Louisville Family Audiology - Louisville, KY

Asian woman drinking coffee and straining to hear the birds outside.

The human body has some fantastic and surprising abilities. The human body usually has no issue repairing cuts, scrapes, or broken bones (I mean, sure, it takes a while, but your body can actually mend the giant bones in your arms and legs with little more than some time and a splint).

But you won’t be so lucky if the delicate hairs in your ears are compromised. For now anyway.

It doesn’t seem exactly fair when you can heal from significant bone injuries but you have problems repairing tiny hairs in your ear. What’s going on there?

When is Hearing Impairment Irreversible?

So let’s take a closer look. You’re sitting in your doctor’s office and you’re digesting the news: you have hearing impairment. So the first question you have is whether the hearing will ever return. And he tells you that it might or it might not.

Dramatically speaking, it’s a little anticlimactic.

But it’s also a fact. Hearing loss comes in two basic forms:

  • Blockage induced hearing loss: When there’s something blocking your ear canal, you can exhibit all the indications of hearing loss. This blockage can be caused by a wide range of things, from the gross (ear wax) to the downright frightening (tumors). Your hearing will go back to normal, thankfully, when the blockage is removed.
  • Damage induced hearing loss: But hearing loss has another more common type. This form of hearing loss, known as sensorineural hearing loss, is permanent. This is how it works: inside of your ear, there are tiny hairs that vibrate when moved by sound waves. Your brain is good at changing these vibrations into the sounds you hear. But loud sounds can cause harm to the hairs and, over time, diminish your hearing to the point where you require treatment.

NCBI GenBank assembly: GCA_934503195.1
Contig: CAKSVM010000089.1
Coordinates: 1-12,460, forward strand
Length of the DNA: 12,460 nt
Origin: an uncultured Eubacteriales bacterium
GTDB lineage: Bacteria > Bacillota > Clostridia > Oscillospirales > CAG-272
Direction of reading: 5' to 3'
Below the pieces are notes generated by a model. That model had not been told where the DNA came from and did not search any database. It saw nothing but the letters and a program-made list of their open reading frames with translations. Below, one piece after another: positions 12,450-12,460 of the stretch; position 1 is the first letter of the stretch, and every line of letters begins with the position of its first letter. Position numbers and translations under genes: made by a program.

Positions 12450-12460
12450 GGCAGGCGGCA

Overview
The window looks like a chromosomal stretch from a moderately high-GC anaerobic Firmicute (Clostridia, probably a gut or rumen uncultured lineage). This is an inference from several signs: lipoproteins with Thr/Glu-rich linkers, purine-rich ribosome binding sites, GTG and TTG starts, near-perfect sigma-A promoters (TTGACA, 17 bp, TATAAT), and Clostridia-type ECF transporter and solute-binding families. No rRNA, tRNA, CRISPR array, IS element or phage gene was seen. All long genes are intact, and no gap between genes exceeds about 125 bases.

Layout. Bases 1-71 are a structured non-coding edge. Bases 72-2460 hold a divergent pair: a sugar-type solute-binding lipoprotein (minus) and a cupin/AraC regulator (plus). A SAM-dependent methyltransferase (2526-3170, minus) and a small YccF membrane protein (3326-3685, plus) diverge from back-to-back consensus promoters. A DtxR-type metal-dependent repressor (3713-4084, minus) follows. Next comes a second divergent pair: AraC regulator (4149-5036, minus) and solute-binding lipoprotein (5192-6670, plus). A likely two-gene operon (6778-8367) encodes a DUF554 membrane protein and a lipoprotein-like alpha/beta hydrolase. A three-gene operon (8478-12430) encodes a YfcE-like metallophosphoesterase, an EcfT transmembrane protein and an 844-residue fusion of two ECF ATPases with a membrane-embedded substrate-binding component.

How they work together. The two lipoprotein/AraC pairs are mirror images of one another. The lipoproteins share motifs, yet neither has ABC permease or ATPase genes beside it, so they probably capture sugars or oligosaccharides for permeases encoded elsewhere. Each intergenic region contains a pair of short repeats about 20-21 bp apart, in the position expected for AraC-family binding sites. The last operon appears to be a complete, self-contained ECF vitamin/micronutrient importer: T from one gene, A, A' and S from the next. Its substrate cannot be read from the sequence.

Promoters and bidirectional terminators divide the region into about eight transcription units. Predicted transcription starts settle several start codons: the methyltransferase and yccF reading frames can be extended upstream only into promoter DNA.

So the bottom line is this: there’s one form of hearing loss you can recover from, and you may need to get examined to see which one you’re dealing with.

Hearing Loss Treatment

Scientists haven’t found a “cure” for sensorineural hearing loss but they’re working on it. But that doesn’t mean you can’t get treatment for your hearing loss. In fact, getting the proper treatment for your hearing loss might help you:

  • Preserve and protect the hearing you still have.
  • Avoid isolation by staying socially active.
  • Ensure your general quality of life is untouched or remains high.
  • Cope successfully with any of the symptoms of hearing loss you may be enduring.
  • Reduce mental decline.

Of the many types of treatment available, which one is the right choice for you depends on the severity of your hearing loss. One of the most common treatments is rather simple: hearing aids.

Why is Hearing Loss Successfully Treated With Hearing AIds?

Hearing aids can help you get back to the people and things you love. They can help you hear the discussions, your phone, your tv, or even just the birds in the park. Hearing aids can also take some of the pressure off of your brain because you will no longer be struggling to hear.

Prevention is The Best Protection

Loud noises and other things that would damage your hearing should be avoided and your ears should be protected against them. Your general health and well being depend on good hearing. Regular hearing care, like annual hearing exams, is just another kind of self-care.

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The site information is for educational and informational purposes only and does not constitute medical advice. To receive personalized advice or treatment, schedule an appointment.
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